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Am Fam Physician. 2000;61(4):1139

Malnutrition is associated with increased mortality, cost, physician visits, hospital admissions and length of hospital stay. Boult and associates tested a nutritional checklist to determine if it could provide information about future disability, depression and mortality among elderly patients who were known to be at risk for hospitalization.
The self-administered DETERMINE checklist (see accompanying table) has been validated in some populations (although not in the elderly) to screen for nutritional risk. This study sought to use the checklist as a secondary screening tool to stratify high-risk elderly patients and identify those who were at particularly high risk of functional disability and depression. Patients were recruited by mail and were included if they were at least 70 years of age and had a calculated probability of repeat hospital admission (based on a questionnaire) of at least 0.4. Patients with this high probability were then randomized to receive six months of routine care or an outpatient geriatric evaluation and management protocol. The protocol included a telephone interview (with questions about general health, functional status and symptoms of depression), an in-home interview (where the checklist was completed) and a history and physical examination. One year after the start of the study, function, depression and mortality were assessed.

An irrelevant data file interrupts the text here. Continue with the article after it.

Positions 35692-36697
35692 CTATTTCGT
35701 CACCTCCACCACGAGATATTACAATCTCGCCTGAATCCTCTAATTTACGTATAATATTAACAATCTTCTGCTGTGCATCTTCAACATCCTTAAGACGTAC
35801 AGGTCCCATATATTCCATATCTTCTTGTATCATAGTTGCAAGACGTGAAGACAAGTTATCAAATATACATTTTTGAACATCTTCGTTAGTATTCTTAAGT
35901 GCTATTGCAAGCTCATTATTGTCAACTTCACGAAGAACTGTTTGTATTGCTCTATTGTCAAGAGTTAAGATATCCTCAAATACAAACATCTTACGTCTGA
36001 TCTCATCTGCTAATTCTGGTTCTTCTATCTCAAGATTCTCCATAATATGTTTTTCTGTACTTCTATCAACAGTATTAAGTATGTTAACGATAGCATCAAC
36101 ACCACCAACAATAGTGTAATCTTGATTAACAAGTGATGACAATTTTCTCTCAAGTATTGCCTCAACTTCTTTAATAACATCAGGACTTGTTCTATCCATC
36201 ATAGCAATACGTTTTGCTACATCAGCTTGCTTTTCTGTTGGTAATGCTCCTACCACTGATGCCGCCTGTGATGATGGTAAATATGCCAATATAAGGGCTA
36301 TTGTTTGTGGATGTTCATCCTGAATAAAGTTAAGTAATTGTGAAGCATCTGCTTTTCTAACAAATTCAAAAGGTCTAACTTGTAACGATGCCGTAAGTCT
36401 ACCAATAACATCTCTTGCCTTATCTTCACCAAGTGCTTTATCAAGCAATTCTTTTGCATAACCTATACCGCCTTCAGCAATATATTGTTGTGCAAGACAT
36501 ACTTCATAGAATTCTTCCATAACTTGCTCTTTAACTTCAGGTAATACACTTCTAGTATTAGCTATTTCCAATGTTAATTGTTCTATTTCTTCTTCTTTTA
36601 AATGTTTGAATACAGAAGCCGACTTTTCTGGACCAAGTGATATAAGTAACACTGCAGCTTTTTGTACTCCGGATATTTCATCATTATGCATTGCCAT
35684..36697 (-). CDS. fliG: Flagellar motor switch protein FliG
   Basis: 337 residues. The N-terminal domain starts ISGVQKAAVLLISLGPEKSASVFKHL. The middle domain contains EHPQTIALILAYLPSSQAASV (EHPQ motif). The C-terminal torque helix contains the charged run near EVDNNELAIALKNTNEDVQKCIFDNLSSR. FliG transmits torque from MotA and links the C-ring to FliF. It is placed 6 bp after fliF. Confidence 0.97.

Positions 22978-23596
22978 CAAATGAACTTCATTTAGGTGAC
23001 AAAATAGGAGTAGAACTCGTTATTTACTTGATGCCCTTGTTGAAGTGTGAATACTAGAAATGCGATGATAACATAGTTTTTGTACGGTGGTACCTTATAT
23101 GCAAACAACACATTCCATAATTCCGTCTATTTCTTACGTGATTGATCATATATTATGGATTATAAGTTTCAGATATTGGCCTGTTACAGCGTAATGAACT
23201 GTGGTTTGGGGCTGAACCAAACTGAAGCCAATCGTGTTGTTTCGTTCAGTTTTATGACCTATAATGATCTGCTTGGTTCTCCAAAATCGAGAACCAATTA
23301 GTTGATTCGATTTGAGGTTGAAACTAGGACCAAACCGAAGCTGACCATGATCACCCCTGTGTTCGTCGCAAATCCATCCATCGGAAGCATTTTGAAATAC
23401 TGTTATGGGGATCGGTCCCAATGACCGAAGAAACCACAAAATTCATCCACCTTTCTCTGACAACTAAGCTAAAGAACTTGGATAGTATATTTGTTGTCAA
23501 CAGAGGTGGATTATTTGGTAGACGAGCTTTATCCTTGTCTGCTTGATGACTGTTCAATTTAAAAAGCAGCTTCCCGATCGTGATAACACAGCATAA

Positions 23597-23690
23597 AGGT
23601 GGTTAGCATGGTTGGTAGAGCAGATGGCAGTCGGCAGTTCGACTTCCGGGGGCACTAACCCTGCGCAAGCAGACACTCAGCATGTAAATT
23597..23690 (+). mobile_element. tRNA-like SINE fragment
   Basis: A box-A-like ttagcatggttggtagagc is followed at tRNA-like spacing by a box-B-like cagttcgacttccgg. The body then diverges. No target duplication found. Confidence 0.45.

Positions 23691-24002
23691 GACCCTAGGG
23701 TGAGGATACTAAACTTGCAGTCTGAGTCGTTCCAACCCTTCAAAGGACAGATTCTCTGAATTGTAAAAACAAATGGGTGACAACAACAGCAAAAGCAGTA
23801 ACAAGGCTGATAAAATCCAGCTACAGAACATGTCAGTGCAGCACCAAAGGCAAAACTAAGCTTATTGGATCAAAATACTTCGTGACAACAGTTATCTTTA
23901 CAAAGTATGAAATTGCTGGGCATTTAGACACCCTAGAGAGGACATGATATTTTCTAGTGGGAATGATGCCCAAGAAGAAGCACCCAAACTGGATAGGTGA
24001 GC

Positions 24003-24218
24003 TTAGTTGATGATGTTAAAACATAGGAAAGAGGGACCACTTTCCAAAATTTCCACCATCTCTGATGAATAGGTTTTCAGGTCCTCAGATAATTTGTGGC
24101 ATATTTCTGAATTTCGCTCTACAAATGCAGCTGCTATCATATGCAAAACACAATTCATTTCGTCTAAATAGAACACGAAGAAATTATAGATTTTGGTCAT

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Of the 2,286 patients who were determined to be at high risk for hospital admission, 251 were enrolled (the others were unwilling or unable to participate). Most of the checklist scores (over 90 percent) were lower than 8 (zero = lowest risk, 21 = highest risk). Patients with high checklist scores had lower functional ability, more depressive symptoms, lower cognitive status scores and more chronic diseases. Overall, checklist scores greater than 4 were associated with higher rates of disability and depression after 12 months. The checklist did not predict mortality.
The authors conclude that a DETERMINE checklist score of at least 4 was associated with more symptoms of depression and lower functional ability. However, poor nutrition in and of itself is not an independent predictor of these outcomes. A higher score on this checklist may enable the physician to target patients who are most likely to have certain problems, such as depression and decreased function, one year later.

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